Subscribe / Unsubscribe Enewsletters | Login | Register

Pencil Banner

FCC's new net neutrality proposal: What do we really know?

Grant Gross | April 29, 2014
When the U.S. Federal Communications Commission announced its proposal to reinstate new net neutrality regulations that would allow broadband providers to engage in commercially reasonable traffic management, the agency set off a firestorm of protest from digital rights groups, Internet commentators and bloggers.

A New York Times editorial on Thursday ripped into the not-yet-released proposal.

"Dividing traffic on the Internet into fast and slow lanes is exactly what the Federal Communications Commission would do with its proposed regulations," the Times editorial board wrote. "[Wheeler] "is proposing that broadband providers — phone and cable companies — be allowed to charge fees for faster delivery of video and other data to consumers."

The Motley Fool was even more breathless. "In a drastic reversal of position, the FCC will support the rights of ISPs to regulate the speeds with which consumers access different materials on the web, a huge boon for companies like Comcast, Time Warner Cable, and Verizon," said the article on Fool.com. "The FCC's rejection of Net neutrality will speed along the death of the Internet as we know it."

Esquire.com said: Broadband providers will be able to "create tiered Internet packages that force consumers to pay more for the service they already have. ISPs will also be able to force companies and services — everything from Netflix to home automation companies like Nest to anything else that runs on the web — to pay speed tolls to ISPs in order to maintain the reliability of their website or service."

Never mind the fact that broadband providers already sell tiered packages based on speed. And it's unclear how the FCC will define what's a commercially reasonable traffic management practice, but agency officials have said that they will not allow broadband providers to extract speed tolls from "anything" that runs on the Web.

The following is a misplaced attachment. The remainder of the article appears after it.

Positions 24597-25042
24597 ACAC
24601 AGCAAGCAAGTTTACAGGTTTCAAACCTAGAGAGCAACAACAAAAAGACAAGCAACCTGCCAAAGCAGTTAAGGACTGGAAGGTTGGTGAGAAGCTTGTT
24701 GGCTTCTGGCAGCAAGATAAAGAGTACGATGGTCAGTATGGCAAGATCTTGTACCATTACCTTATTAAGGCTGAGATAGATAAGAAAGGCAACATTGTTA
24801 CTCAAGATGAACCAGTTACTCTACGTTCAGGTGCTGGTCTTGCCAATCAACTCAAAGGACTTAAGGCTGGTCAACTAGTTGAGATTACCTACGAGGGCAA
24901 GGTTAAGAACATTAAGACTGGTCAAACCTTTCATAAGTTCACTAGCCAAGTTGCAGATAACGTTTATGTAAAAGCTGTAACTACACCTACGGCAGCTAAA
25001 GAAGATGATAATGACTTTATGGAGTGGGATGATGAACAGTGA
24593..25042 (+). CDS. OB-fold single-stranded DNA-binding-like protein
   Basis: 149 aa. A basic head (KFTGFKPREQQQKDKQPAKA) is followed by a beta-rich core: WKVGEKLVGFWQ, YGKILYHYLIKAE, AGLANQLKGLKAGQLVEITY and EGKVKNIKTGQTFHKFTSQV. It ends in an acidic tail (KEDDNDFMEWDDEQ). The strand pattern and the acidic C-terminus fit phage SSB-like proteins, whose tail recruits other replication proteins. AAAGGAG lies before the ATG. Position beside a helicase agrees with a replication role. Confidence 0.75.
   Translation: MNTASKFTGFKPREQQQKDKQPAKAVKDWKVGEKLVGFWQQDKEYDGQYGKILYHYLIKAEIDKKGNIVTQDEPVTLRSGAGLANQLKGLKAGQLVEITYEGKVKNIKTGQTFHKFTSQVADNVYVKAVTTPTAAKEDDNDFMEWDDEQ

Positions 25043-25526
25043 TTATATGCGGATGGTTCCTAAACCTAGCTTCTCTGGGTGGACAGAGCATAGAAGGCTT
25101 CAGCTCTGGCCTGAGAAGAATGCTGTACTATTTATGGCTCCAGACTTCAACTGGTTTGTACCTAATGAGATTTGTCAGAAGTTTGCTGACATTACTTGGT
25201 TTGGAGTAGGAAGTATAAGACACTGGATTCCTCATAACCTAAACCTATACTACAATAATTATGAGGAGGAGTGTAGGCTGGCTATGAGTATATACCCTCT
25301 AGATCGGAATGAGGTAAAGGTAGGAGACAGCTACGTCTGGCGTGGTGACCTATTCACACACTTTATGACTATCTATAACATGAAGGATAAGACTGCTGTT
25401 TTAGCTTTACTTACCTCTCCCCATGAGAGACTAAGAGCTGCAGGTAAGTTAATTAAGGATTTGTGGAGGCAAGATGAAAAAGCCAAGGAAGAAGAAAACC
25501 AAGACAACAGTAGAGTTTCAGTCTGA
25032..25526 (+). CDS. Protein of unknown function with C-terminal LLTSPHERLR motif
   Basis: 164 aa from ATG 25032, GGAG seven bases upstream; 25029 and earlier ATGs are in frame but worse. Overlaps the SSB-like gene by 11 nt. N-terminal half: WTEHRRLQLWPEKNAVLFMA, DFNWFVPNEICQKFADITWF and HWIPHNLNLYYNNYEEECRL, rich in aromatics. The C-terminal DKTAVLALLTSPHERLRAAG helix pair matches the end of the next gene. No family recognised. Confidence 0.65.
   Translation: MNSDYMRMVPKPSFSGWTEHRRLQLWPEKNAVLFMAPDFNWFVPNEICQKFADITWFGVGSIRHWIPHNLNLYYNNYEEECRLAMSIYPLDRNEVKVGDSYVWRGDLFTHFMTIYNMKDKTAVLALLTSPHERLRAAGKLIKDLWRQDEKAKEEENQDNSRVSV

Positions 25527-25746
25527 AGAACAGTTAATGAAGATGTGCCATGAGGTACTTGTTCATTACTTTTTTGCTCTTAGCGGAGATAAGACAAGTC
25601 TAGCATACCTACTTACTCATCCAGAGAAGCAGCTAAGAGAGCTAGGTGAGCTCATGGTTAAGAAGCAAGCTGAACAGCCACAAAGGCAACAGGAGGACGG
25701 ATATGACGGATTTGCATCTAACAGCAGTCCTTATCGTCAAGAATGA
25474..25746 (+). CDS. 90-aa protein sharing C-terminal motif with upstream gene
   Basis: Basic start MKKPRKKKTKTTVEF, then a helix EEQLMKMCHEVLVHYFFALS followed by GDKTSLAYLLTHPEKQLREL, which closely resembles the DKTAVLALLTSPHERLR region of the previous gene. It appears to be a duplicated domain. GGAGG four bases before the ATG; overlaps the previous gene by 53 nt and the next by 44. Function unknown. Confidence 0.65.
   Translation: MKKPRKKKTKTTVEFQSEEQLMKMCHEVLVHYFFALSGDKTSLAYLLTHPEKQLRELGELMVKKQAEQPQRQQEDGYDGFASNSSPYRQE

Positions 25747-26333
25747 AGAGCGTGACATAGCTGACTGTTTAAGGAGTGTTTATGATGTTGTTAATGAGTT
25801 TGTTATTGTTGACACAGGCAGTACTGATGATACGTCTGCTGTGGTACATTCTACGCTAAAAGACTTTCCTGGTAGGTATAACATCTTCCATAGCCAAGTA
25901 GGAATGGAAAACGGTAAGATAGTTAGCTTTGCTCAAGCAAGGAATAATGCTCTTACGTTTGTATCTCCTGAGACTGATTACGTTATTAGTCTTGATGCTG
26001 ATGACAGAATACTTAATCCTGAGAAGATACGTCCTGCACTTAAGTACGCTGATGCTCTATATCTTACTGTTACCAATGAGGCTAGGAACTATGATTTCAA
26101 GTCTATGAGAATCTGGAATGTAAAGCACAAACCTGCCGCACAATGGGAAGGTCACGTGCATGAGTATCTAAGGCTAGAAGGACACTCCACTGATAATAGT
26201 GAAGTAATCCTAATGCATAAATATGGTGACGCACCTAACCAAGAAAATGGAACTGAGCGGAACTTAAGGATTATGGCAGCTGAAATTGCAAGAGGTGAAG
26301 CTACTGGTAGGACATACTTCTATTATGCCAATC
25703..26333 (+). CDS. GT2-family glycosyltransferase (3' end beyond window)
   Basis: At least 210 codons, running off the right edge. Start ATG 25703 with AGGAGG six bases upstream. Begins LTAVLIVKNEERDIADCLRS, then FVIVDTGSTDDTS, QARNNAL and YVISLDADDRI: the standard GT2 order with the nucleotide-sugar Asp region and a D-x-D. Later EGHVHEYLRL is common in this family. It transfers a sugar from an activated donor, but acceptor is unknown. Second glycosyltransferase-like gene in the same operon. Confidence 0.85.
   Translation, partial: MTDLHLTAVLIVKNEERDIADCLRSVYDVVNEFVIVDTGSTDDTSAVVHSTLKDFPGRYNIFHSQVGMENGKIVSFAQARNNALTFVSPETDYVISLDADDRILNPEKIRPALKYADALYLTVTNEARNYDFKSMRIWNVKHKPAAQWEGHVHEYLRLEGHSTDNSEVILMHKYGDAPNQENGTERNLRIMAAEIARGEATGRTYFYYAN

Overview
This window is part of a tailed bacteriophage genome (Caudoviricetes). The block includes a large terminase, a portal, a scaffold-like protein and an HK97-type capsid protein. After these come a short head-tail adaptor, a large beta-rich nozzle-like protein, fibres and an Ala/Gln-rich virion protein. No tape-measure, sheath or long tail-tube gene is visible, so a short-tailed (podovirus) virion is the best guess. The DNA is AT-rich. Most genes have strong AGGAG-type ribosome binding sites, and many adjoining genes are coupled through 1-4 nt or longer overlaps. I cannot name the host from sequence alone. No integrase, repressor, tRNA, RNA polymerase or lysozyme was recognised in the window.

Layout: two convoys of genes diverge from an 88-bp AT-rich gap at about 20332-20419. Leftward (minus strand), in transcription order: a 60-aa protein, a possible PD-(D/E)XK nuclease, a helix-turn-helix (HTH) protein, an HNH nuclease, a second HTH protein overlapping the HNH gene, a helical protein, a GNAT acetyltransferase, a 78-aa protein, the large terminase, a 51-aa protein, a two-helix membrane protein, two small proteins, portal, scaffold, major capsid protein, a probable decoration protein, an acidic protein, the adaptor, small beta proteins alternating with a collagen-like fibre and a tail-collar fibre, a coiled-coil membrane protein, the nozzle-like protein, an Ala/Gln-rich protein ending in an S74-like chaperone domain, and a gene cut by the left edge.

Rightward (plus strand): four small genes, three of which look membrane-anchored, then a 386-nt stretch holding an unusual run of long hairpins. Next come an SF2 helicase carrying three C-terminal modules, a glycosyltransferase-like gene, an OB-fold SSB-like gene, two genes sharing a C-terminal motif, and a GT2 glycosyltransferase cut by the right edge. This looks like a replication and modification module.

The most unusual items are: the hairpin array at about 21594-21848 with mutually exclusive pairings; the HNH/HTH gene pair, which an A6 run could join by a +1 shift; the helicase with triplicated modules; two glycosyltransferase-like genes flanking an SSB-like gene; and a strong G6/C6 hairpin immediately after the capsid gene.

In addition, critics of the new proposal launched a petition, calling for "nothing less than complete neutrality in our communication channels," at the WhiteHouse.gov's We the People site. More than 29,000 people had signed the petition as of Monday morning

"This is not a request, but a demand by the citizens of this nation," the petition says. "No bandwidth modifications of information based on content or its source."

So what do we really know about Wheeler's proposal?

What will happen at the FCC meeting on May 15?

 The FCC is scheduled to vote on a notice of proposed rulemaking, or NPRM, addressing the new net neutrality plan. In an NPRM, the commission releases a set of proposals and asks for public comment on them. It's the first step in a long process for the FCC to pass new regulations.

Because of the controversy over the proposal, the FCC has already begun taking email comments at openinternet@fcc.gov.

What's the timeline for FCC action on net neutrality?

Wheeler has said he wants to pass new net neutrality rules by the end of the year, which would be a speedy process by FCC standards. Wheeler wants to move quickly, he said, because there have been no net neutrality rules in place since the appeals court threw them out in January.

 

Previous Page  1  2  3  Next Page 

Sign up for Computerworld eNewsletters.